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Goodbye for Now, AALEAD!

By Alex Neeley, DC Elementary School Program Intern
Photo Courtesy of AALEAD Staff

As the DC Elementary School Summer Program came to a close, I sat in a classroom recalling the past five weeks. Where had all the time gone? It seemed like it was just yesterday that I was sitting in a circle in the Tiger Class, imploring the students to take part in an icebreaker. Now as the program comes to an end, it amazes me how many fun experiences we have had together and how quickly I have built relationships with these students.

There are so many things I will miss about Asian American LEAD (AALEAD), from the early mornings in the cafeteria, watching the students color pictures and play Connect Four, to the laughter and fun throughout the day. I will miss the field trips to the farm, the pool, the Newseum and Six Flags. I will miss refereeing, and occasionally participating in their recess soccer games. I will miss watching them practice the Hakka and do yoga.

Most of all, I will miss the creativity of the students, not only in their productions of two AALEAD newspapers, but in their various methods for having fun as well as for solving problems.

While this blog post is written to say “goodbye” to AALEAD, it is most certainly not a “goodbye forever.” I look forward to coming back and seeing the continued growth of these exceptional young students, so instead, I’ll say goodbye for now, AALEAD. See you all sooner rather than later.

**Read additional Summer 2014 Interns’ reflections here: BhadonDavidHeein, and Laura!**

Reflections on My AALEAD Summer

By Laura Ma, DC Elementary School Program Intern
Photos Courtesy of AALEAD Staff

My seven week internship with Asian American LEAD’s (AALEAD) Elementary  School Program has been – to put it frankly – awesome. Although the time was short, I felt comfortable very quickly with all of the staff, teachers, and kids. I was hopeful about this internship when I left my semester of study in Shanghai not only because I would be able to continue using my Chinese, but also because I would be able to interact with students. I feel so fortunate to be able to work with such a great group of people who are truly dedicated to the families they serve. Much of the learning I have done these past few weeks has come from simply observing the teachers and AALEAD staff.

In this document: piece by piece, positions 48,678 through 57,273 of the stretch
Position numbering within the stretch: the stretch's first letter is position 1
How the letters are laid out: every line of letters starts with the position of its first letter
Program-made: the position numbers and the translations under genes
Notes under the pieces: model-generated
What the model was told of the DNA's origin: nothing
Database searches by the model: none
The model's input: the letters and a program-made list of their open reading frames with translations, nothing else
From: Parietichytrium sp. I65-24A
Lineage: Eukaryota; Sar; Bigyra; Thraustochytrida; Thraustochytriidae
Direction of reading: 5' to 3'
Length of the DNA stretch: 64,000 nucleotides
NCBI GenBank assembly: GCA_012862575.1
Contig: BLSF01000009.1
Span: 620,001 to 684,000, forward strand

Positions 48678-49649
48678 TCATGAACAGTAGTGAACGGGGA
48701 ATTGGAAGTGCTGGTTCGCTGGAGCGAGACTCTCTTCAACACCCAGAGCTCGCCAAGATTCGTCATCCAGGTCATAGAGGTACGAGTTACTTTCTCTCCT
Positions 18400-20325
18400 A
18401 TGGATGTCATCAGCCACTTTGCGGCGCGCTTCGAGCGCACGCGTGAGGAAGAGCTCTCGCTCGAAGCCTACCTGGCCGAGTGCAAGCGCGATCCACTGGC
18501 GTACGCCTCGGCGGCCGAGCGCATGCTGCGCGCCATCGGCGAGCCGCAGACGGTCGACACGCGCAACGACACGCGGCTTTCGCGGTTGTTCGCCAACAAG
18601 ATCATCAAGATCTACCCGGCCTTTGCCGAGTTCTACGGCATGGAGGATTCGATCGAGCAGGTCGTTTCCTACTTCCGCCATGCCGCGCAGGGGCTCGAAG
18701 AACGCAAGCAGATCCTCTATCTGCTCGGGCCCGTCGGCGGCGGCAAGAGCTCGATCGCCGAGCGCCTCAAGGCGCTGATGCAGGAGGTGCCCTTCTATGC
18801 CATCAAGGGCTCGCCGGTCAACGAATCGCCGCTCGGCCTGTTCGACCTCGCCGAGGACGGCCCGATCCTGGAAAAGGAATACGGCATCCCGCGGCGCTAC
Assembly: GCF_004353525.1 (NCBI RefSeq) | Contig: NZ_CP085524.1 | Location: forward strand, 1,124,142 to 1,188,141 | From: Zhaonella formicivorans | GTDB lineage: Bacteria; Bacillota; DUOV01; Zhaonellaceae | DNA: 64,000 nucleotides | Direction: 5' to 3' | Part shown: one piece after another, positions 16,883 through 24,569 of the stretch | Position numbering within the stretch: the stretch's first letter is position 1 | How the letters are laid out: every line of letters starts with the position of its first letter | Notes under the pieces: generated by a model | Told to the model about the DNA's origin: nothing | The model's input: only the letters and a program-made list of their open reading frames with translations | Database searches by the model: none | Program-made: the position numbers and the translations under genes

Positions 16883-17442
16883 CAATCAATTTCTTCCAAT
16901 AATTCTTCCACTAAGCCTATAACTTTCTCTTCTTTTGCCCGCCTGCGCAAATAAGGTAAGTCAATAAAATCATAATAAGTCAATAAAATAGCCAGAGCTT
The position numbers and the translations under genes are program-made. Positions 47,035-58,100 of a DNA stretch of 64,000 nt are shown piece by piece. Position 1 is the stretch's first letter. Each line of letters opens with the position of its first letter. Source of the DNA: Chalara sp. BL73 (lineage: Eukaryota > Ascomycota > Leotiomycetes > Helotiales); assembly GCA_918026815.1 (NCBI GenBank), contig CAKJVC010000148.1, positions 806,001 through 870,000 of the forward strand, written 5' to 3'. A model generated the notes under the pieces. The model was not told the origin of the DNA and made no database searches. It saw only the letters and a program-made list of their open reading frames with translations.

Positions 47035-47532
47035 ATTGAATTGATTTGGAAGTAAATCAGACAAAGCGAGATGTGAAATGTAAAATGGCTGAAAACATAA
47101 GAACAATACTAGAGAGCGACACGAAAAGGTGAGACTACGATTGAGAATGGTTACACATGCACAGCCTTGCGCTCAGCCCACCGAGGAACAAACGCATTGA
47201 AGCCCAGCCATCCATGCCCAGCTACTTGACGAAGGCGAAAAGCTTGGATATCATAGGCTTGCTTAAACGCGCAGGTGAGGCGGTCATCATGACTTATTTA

Micah, the DC Programs Manager, works tirelessly to ensure that every student is having fun, being safe, and most of all, learning. Watching her arrange field trips, work with the kids, and simply input data have all been helpful to me in my learning experience. I found myself mimicking her and some of the other staff and teachers during my days at Thomson Elementary. This did include techniques for reinforcing rules, such as walking in the hallway and staying quiet in line.

However, my responsibilities did go beyond asking the kids to go back to where they started running and walk. Working on the administrative side of the non-profit also gave me a closer look at how a smaller organization functions and how each role has a larger effect. Non-profit work isn’t easy, and seeing every staff member at AALEAD give 150% really inspired me this summer. This internship has been a rewarding experience and has given me an opportunity to see education in a new and different light. I feel more confident to continue pursuing education as a career. Additionally, I am seriously considering returning to AALEAD to work as a Teaching Assistant next summer. I’m grateful to Micah, Tina, Surjeet, and all the other AALEAD staff, teachers, interns, and students for making this summer such a great experience.

**Read additional Summer 2014 Interns’ reflections here: AlexBhadonDavid, and Heein!**

Gratitude & Reflections on Summer Kinect

By David Ma, MD Program Intern
Photos Courtesy of AALEAD Staff & Students

The past 6 weeks have been a really memorable experience for me. Although I’ve participated in Asian American LEAD (AALEAD) summer programs for the previous two years as a high school student leader, I’ve never seen the programming through the eyes of a staff member before. No one really expects it, but there is a lot of work being done behind the scenes, especially with the paper work.  Now that I think back on all of my experiences with AALEAD, I’m so thankful for everything that the staff has done for the students. So, I guess it is better late than never: thank you staff for all that you’ve done for us.

My internship experience this summer was mind-blowing with the amount of students and the area of space we had to use. I’m glad that all of the students had 6 weeks to bond with other youth and staff, though I do wish the program could last longer. It felt like the program just started yesterday and I had just begun to adapt to being a good intern; just like that, as soon as I got the hang of everything, the program ended. I will truly miss everyone, especially our MD Programs Manager and my former High School Program Coordinator, Francine Gorres. It is because of her that I’m not shy to share my poetic talents and that I continue to grow as a leader every day. AALEAD will always be my second family, so this is my farewell, but not goodbye.